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In September 2020, she moderated a panel discussion featuring remarks by Tawney Brunsch, executive director of Lakota Funds, the first Native community development financial institution.
The panel was part of the Rural Opportunity and Development (ROAD) Sessions, a series of virtual conversations focused on the rural response to COVID-19 and long-term rebuilding and recovery. ROAD Sessions were co-hosted by HAC, the Aspen Institute, the Rural Community Assistance Partnership, Rural LISC, and the Federal Reserve.
Brunsch described an overwhelming shortage of housing on the Pine Ridge Reservation in South Dakota. This shortage has resulted in as many as 17 people living in a 1,200-square-foot home.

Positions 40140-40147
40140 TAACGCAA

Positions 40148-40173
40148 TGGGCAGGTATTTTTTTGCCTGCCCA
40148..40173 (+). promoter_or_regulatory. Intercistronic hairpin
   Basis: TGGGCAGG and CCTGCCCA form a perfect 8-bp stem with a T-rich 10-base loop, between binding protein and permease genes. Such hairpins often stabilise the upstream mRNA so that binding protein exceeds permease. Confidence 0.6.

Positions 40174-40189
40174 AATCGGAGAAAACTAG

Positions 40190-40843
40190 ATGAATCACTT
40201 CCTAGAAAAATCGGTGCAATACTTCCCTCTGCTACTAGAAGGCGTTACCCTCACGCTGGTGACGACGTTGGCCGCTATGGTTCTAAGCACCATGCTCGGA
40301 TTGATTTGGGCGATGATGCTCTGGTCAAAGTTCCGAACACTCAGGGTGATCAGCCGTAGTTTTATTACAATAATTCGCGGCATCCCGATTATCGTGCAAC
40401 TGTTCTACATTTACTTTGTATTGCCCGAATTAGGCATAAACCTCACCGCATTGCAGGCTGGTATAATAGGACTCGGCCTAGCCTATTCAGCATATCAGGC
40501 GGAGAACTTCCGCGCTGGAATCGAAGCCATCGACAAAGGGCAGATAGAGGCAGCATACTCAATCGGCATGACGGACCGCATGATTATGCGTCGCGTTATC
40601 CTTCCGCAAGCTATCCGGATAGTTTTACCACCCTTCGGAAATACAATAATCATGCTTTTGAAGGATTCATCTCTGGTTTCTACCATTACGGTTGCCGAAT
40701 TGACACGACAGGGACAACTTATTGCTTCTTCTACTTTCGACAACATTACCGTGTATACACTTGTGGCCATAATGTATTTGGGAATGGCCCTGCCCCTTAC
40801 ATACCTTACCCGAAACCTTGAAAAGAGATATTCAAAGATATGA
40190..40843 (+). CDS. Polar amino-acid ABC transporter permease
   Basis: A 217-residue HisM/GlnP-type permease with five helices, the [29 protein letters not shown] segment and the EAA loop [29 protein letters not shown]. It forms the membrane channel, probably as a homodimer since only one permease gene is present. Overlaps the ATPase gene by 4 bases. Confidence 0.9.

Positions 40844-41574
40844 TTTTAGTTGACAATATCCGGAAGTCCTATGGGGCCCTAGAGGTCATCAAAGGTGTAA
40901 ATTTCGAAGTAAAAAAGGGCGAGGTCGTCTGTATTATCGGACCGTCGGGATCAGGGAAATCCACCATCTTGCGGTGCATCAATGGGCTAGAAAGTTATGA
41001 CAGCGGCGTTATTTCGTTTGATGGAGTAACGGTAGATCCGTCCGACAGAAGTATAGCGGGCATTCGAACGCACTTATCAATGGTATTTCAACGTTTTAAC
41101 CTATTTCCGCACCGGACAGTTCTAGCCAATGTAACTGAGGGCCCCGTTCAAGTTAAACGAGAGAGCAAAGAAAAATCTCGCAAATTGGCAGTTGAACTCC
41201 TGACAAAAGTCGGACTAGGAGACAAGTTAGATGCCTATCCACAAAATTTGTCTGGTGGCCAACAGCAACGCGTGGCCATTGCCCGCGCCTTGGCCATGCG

“It’s literally, the house is worn out from the inside out,” Brunsch said. “The floors are wobbly. There’s one bathroom. People are sleeping in crawl spaces sometimes.”
Brunsch detailed how her organization and the South Dakota Native Homeownership Coalition worked with local builders on an internship program that connects local youth with local contractors to address the shortages in both housing and jobs on the reservation. At the beginning of last year, the program had 100 interns placed with local contractors, rehabbing old homes and building new ones.
It’s stories like this that hearten Charleston. “I always focus on what keeps me here [at HAC]. It’s the work and the mission of the organization. I am really bought into the mission of serving of the poor.”